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KSM Blog | Katz, Sapper & Miller CPA

Keep Indiana Growing

Posted 3:10 PM by

A few cities in the United States are synonymous with booming growth. These areas, such as Silicon Valley and Austin, Texas, have built much of their success on the back of technology developments. However, a recent Kauffman study, "The Ascent of America's High-Growth Companies," which analyzes the geography and founder mobility of Inc. 500 firms, indicates high-growth companies are not relegated to locating in areas infamous for high-growth. Instead, the study finds cities such as Indianapolis, Salt Lake City, and Buffalo are not only perfectly capable of housing high-growth companies, but are successfully doing so. 

In a recent Indianapolis Business Journal article, "National Shift in 2012 Signals Opportunity Ahead for Indiana Tech," by Mike Langellier, CEO of TechPoint, Langellier points out only five other metro areas produced more Inc. 500 high-growth businesses per capita than Indy in the past 10 years.  

The Kauffman study also finds that the founders of these Inc. 500 companies often choose to stick close to the roots they developed in college. However, 75 percent of Inc. 500 founders start their firms in locations other than the metro area where they last earned a degree. In his article, Langellier points out that Indiana has some great universities and ranks second in attracting out-of-state students. The problem is, 80 percent leave the area once they graduate. Based on the Kauffman report, it is not as if these graduates are necessarily leaving for the coasts and beach weather as some might assume.While these founders are mobile, they often don't travel too far. Sixty-seven percent of the founders prefer to abide in the same region as where they earned that last degree. What does this mean? Indianapolis isn't necessarily competing with Silicon Valley and Austin.  Instead, Indy may be competing with Louisville, Chicago and Cincinnati to retain the talent produced from our in-state colleges and universities.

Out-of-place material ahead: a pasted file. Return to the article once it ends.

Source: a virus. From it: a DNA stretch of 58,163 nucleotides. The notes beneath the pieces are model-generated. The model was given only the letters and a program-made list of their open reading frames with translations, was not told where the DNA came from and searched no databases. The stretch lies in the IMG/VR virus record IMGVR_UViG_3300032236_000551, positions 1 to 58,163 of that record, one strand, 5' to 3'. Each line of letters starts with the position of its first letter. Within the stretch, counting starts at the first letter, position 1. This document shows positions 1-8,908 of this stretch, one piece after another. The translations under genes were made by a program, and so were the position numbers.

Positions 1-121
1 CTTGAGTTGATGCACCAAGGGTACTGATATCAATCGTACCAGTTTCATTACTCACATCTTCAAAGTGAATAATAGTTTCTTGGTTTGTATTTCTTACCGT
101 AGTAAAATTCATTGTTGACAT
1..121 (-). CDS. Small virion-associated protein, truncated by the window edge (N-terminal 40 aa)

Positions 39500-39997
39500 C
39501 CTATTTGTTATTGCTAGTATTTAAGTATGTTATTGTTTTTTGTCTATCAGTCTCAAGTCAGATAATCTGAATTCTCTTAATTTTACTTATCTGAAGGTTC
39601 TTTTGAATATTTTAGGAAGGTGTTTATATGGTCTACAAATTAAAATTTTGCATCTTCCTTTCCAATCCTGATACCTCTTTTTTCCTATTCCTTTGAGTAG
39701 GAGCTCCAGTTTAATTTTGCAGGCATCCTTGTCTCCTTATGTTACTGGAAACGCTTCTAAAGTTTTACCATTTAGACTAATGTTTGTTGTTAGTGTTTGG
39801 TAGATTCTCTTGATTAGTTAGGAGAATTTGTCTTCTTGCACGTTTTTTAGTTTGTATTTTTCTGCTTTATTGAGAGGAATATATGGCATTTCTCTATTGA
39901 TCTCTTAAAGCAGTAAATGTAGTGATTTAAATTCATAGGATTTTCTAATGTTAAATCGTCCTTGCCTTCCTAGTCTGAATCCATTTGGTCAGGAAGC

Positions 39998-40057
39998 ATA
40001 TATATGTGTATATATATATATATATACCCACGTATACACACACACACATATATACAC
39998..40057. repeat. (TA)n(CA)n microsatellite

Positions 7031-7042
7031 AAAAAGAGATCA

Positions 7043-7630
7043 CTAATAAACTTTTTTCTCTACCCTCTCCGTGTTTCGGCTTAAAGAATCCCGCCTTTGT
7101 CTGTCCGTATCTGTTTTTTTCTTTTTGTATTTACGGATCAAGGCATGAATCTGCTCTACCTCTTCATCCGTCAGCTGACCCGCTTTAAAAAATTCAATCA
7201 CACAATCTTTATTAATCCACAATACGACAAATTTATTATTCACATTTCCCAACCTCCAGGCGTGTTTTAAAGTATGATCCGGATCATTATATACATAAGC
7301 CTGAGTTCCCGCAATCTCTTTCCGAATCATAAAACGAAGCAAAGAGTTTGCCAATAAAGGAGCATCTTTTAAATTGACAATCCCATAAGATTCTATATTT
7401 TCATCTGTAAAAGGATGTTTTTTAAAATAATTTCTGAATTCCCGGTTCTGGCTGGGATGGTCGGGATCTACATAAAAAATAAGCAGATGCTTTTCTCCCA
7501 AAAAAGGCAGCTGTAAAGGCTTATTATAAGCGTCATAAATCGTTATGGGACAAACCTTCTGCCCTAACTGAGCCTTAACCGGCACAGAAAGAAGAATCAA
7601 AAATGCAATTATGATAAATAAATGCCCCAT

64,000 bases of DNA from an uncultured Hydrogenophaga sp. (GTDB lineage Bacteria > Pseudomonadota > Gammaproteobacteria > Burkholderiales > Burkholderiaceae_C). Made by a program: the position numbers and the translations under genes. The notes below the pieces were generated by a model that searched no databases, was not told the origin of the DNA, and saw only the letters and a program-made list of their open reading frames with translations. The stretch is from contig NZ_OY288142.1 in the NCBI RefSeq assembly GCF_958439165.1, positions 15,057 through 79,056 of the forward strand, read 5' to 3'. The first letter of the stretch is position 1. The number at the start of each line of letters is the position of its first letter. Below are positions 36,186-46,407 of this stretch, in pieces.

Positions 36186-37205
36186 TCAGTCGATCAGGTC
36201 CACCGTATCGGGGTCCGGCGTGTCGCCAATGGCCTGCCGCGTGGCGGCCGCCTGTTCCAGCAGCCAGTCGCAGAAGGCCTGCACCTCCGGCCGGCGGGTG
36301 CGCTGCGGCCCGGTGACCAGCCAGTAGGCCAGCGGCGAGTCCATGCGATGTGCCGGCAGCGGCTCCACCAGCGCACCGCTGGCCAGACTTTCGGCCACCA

Wherever the competition, it is imperative to Indianapolis’ growing technology-based companies to retain the talent coming out of Indiana institutions.

About the Author
Charles Decker is a member of Katz, Sapper & Miller’s Tax Department. Charles is responsible for compliance and technical review of federal tax issues. He provides analytical research and planning services in the areas of individual and business taxation. Connect with him on LinkedIn.

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